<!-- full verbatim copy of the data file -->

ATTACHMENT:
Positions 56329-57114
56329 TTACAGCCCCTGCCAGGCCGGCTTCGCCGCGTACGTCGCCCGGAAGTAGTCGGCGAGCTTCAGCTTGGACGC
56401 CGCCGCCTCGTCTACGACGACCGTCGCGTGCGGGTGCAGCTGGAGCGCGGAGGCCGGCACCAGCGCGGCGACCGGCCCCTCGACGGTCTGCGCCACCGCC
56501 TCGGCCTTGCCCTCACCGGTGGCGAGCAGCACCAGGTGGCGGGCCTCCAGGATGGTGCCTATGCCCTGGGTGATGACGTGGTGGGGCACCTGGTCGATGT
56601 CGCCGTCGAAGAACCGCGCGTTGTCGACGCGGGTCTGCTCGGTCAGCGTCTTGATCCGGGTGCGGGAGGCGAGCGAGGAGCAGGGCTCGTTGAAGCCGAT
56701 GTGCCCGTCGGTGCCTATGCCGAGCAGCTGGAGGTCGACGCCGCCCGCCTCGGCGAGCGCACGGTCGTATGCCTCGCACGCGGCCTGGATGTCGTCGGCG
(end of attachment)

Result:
Positions 56329-57114
56329 TTACAGCCCCTGCCAGGCCGGCTTCGCCGCGTACGTCGCCCGGAAGTAGTCGGCGAGCTTCAGCTTGGACGC
56401 CGCCGCCTCGTCTACGACGACCGTCGCGTGCGGGTGCAGCTGGAGCGCGGAGGCCGGCACCAGCGCGGCGACCGGCCCCTCGACGGTCTGCGCCACCGCC
56501 TCGGCCTTGCCCTCACCGGTGGCGAGCAGCACCAGGTGGCGGGCCTCCAGGATGGTGCCTATGCCCTGGGTGATGACGTGGTGGGGCACCTGGTCGATGT
56601 CGCCGTCGAAGAACCGCGCGTTGTCGACGCGGGTCTGCTCGGTCAGCGTCTTGATCCGGGTGCGGGAGGCGAGCGAGGAGCAGGGCTCGTTGAAGCCGAT
56701 GTGCCCGTCGGTGCCTATGCCGAGCAGCTGGAGGTCGACGCCGCCCGCCTCGGCGAGCGCACGGTCGTATGCCTCGCACGCGGCCTGGATGTCGTCGGCG